rights are advocated for through informal coalitions like the LGBTI Core Group
and specific United Nations agencies.
In 2008, 66 nations declared their backing for LGBT rights at the UN General
Assembly. The declaration condemned sexual orientation and gender identity human
rights breaches. Russia, China, the United States, the Holy See, and the
Organisation of the Islamic Conference opposed it, accusing the 66 countries of
trying to "undermine the international human rights framework by trying to
normalise paedophilia, among other acts."
Following the 2008 declaration, a 2011 UN Human Rights Council study found LGBT
discrimination in law and society to persist. In 2015, the UN Human Rights
Council introduced a second report on LGBT violence and international law.
Despite UN efforts to promote LGBT rights, nations' resistant to change keep
postponing the progress. In his last year as Secretary General, Ban Ki-Moon
acknowledged that his LGBT rights advocacy often clashed with big strong member
nations. Despite calling LGBT rights an "institutional commitment," he thought
his efforts were mostly ineffective.
LGBT rights are not included in the final Sustainable Development Goals, the
UN's global development strategy. On September 29, 2015, 12 UN agencies issued a
declaration pledging to stop LGBT violence and prejudice. Ending Violence and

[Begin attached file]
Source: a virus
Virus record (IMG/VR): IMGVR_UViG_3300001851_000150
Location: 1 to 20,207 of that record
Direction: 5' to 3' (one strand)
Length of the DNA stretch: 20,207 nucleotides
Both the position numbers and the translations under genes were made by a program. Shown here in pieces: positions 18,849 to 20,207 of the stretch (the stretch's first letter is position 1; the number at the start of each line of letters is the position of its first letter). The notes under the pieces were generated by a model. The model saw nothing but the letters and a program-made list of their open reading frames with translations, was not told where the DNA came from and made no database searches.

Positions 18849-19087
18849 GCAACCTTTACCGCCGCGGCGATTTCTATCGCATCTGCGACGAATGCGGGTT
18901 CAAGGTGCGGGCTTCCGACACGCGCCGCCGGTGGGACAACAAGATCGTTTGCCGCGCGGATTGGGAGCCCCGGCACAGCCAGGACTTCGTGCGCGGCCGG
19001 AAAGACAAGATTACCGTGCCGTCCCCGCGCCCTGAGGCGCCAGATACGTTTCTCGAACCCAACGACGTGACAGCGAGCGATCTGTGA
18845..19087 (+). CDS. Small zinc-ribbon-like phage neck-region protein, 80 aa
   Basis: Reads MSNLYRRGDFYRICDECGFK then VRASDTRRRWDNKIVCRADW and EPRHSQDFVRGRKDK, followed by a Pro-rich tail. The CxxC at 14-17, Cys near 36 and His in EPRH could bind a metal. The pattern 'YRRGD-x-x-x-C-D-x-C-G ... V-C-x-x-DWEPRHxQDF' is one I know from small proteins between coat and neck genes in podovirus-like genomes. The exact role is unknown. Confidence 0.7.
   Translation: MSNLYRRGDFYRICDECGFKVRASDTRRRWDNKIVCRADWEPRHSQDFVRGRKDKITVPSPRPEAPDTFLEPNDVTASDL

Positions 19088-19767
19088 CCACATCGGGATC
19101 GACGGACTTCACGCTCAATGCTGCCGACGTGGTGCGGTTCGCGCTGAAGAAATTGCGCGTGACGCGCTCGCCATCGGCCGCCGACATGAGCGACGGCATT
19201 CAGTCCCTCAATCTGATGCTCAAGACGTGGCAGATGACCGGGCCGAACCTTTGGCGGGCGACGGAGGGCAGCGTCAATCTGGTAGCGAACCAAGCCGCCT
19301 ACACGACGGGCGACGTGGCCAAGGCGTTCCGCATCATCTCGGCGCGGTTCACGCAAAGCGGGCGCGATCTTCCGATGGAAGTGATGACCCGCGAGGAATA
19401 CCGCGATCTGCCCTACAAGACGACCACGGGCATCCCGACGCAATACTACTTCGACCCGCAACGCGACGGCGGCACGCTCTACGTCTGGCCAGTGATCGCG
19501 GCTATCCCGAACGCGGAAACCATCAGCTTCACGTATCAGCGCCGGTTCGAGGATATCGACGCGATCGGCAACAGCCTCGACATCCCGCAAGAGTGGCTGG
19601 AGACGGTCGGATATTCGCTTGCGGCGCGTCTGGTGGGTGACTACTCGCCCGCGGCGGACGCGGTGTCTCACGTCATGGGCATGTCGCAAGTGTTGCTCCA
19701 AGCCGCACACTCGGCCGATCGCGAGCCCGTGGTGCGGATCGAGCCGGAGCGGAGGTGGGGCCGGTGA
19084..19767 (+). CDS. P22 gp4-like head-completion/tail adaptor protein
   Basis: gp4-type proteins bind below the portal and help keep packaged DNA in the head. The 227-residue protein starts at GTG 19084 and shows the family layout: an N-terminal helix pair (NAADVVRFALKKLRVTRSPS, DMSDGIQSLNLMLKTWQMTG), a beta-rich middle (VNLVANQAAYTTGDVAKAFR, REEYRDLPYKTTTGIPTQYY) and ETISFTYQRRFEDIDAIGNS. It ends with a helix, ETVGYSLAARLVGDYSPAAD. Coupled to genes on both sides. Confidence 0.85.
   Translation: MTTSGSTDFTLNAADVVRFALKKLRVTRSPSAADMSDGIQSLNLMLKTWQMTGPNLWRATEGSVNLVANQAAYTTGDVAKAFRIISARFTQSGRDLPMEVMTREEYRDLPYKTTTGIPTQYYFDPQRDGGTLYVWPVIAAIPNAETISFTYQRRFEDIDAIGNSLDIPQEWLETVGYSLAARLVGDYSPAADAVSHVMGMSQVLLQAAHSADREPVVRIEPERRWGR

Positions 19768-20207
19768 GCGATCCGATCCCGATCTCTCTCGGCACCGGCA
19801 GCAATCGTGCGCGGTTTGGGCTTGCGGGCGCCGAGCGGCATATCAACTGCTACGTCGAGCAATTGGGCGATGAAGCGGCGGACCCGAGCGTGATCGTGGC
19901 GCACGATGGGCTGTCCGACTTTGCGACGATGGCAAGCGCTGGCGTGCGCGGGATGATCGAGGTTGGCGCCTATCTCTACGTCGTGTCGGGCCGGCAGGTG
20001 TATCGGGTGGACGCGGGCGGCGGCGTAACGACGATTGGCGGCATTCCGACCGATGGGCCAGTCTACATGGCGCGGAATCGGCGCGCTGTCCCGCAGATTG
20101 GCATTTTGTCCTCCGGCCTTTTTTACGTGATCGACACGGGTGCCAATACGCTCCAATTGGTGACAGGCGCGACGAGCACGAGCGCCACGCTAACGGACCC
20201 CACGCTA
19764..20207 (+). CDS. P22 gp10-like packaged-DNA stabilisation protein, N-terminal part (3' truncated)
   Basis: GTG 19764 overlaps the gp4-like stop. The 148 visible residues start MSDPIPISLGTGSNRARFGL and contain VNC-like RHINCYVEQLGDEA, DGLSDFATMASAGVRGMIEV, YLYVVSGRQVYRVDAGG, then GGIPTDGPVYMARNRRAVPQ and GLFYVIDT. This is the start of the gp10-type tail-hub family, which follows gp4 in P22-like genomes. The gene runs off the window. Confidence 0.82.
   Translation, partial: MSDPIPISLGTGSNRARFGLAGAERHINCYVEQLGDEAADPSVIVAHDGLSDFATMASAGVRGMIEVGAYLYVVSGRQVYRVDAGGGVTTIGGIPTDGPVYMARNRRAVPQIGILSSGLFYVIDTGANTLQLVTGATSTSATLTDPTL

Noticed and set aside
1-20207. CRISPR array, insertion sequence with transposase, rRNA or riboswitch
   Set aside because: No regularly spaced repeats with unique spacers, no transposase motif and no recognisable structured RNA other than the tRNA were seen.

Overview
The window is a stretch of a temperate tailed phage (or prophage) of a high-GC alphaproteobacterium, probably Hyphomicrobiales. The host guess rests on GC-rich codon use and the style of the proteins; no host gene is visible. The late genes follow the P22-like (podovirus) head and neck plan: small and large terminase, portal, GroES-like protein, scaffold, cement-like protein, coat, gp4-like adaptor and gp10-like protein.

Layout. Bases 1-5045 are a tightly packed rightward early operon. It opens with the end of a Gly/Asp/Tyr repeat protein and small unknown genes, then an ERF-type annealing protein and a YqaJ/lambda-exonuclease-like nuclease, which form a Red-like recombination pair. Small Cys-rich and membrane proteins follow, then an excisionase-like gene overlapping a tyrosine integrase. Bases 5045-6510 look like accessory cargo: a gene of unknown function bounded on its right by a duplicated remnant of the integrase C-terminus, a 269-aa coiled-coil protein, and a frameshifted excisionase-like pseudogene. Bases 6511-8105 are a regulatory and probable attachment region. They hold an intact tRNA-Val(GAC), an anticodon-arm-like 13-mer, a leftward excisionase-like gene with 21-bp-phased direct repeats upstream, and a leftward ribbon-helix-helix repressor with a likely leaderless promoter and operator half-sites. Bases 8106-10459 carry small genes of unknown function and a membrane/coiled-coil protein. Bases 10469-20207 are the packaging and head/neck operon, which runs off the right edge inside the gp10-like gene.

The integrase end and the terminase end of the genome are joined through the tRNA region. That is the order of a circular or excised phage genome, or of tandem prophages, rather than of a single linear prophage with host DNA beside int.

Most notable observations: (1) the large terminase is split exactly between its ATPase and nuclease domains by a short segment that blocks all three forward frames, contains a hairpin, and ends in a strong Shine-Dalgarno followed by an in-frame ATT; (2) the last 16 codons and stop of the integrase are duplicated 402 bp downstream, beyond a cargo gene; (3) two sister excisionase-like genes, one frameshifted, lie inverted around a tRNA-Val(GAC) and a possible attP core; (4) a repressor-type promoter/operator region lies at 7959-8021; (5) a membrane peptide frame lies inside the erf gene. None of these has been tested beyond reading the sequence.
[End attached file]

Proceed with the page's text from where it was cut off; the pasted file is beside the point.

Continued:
Discrimination Against LGBTI People, a statement, calls LGBTI discrimination a
breach of "international human rights law" and "a barrier to the Sustainable
The informal LGBTI Core Group of countries and NGOs represents LGBT rights at
the UN outside of regular UN entities and promotes Global North-Global South
collaboration, including Western and Latin American participation, as well as
Albania as its first Muslim-majority observer state. In 2010, the High
Commissioner for Human Rights joined the Core Group. Because of member-states'
resistance, the UN's official institutions struggle to gain support for LGBT
In 2016, the UN Human Rights Council selected an independent expert to
investigate global LGBT violence and prejudice. Several Western and Latin
American LGBT Core Group countries supported the measure, which passed 23-18 and
established an independent expert formalised LGBT Core Group work in UN
agencies. It analysed, promoted awareness of worldwide sexual orientation or
gender identity discrimination, collaborated with governments to enact
anti-discrimination laws, and provided anti-LGBT violence advice to states,
NGOs, and UN organisations.
Lastly, Universal Declaration of Human Rights, European Convention On Human
Rights, and various resolutions and treaties mention of right to life which